What are the best ways to tell fake or genuine True Religion jeans? Our illustrated guide outlines the clues so you don’t get fooled by counterfeiters.
True Religion was founded by Jeffrey Lubell in 2002 with the goal of redefining premium denimware. His vision was to produce high quality, top quality jeans made in the USA that are authentic, timeless, great fit, inspired by the jeans of the 70s and set a trend for today’s customers.
Nowadays, the True Religion brand is not only known for its denim jeans, but also for knitted and woven sportswear, such as T-shirts, western shirts, sweatshirts and training pants, all of which have a classic touch.
Best ways to tell fake or genuine True Religion jeans
True Religion Jeans online stores
There are only a few internet shops that are allowed to sell original True Relision Jeans on the Internet. So-called fake shops sell counterfeits or buy True Religion jeans from unauthorized sources.
Note: Online shops that use the name “True Religion” in the URL (especially with another term such as “outlet”) are not authentic and sell counterfeits. You can reach the real True Religion homepage at www.truereligion.com or www.truereligionbrandjeans.com
True Religion Jeans inner label (with security thread)
True Religion Brand Jeans come with three inside tags and these are one of the best ways to tell fake or genuine True Religion jeans.
The top label is made of fabric, carries the “TRUE RELIGION BRAND JEANS ®” logo, the horseshoe and “made in USA” followed by the number for the waist size (ROW). The second label is also made of fabric, smaller than the first label and only shows the horseshoe.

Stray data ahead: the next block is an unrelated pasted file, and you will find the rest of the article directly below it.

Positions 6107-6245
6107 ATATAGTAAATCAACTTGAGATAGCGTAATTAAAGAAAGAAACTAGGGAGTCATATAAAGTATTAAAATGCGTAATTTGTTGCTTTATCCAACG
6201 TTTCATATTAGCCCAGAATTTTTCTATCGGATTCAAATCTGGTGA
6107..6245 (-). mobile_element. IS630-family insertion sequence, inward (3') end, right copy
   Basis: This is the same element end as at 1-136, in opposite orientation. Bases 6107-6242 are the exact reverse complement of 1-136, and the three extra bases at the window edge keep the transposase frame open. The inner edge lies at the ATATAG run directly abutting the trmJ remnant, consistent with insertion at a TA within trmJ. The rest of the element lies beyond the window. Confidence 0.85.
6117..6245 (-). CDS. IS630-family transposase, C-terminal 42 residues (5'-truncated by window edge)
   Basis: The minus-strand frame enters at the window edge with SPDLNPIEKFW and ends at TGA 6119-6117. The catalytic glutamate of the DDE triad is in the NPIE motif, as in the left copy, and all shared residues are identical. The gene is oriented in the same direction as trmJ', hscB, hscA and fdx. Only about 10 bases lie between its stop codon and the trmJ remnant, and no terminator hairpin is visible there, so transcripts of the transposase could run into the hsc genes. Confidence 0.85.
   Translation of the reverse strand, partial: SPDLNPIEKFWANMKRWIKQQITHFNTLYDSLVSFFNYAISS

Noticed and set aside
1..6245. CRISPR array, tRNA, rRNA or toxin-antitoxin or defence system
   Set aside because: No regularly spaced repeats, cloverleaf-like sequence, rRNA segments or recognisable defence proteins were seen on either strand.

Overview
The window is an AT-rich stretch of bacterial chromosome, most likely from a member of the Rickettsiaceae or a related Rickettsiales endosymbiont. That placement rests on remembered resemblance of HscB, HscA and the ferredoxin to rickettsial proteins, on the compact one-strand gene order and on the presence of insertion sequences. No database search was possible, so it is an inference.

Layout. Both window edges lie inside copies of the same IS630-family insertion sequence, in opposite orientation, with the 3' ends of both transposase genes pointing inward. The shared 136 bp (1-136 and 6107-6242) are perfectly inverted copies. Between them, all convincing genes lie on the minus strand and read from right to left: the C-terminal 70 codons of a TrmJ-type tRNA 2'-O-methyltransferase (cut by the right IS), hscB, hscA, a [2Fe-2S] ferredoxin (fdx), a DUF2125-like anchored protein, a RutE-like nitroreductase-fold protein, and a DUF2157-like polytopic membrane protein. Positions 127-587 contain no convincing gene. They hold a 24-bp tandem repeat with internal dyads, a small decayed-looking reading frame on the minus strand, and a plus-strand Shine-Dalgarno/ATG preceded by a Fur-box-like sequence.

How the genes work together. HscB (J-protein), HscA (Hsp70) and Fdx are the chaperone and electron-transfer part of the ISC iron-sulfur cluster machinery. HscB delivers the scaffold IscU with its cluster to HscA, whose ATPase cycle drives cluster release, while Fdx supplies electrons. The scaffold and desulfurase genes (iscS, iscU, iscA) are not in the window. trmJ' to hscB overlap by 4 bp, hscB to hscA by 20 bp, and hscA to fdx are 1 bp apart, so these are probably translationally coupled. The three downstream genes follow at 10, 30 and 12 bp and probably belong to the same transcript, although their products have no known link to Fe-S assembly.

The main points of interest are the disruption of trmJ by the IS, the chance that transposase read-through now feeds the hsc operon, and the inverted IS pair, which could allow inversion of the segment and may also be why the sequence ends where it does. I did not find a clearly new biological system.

The third label is made of a mixed material (feels like rough paper) and contains information such as pants type, number, size and other information.
Variants of the interior labels
The labels keep changing over time.
From the 2010/2011 collection onwards, a thread with a metallic security strip is sewn on the second label but not on the first label (see the image above) . This security strip shimmers slightly when you hold it in the light. In contrast to the security strip on the first label (if present), the letters “TRBJ” cannot be recognized here.
In previous collections, there was also a security stripe (micro-stitching) on the first label (see photo), which is a fine silver-colored stripe that is woven into the label. A closer look reveals that the letters “TRBJ” are repeated on the stripe. If there is no text on the strip, it is a fake or fake. Older models sometimes lack the third label.
Double stitching on True Religion Jeans
The seams of the TR jeans are double stitched. The first (lower) seam consists of a single thread. The stitching with the multiple threads is placed over it. The stitch width of the single seam is shorter than for the seam with the multiple thread.
In the case of counterfeits, often only one seam is sewn.
Double stitched True Religion Jeans seam
Rear label of the True Religion Jeans
The type label of the True Religion Jeans differs from model to model.
The most famous model, the Bobby Super T, has a fabric label as shown in the photo. Here again there are different variants.
Older models have both the indication “ROW” for the waist and “SEAT”. SEAT is available as 33 or 34.
In the more recent Bobby Super T models, the ROW can no longer be seen on the outer nameplate, but only SEAT.
All signs have in common that the monk (especially the fingers of the hand) and the writing are neatly stitched. The seam must have the same stitch width as the jeans themselves and must run parallel to the top of the jeans — this is one of the best ways to tell fake or genuine True Religion jeans.
An improperly processed label that has neither a very good seam nor a correct rectangular shape suggests plagiarism.
Original True Religion Jeans Belt Label (Bobby Super T)
Alignment of feature stitching and pocket flaps
In real True Religion jeans, the points of the pocket flaps, the stitching design and expecially the ‘horseshoe’ stitching line up perfectly in the centre of the pocket. In fakes, these are often off-centre as well as being uneven.
Author: Genevieve Dumas is a food, fashion, health and beauty writer from New York, who has worked for a range of major magazines.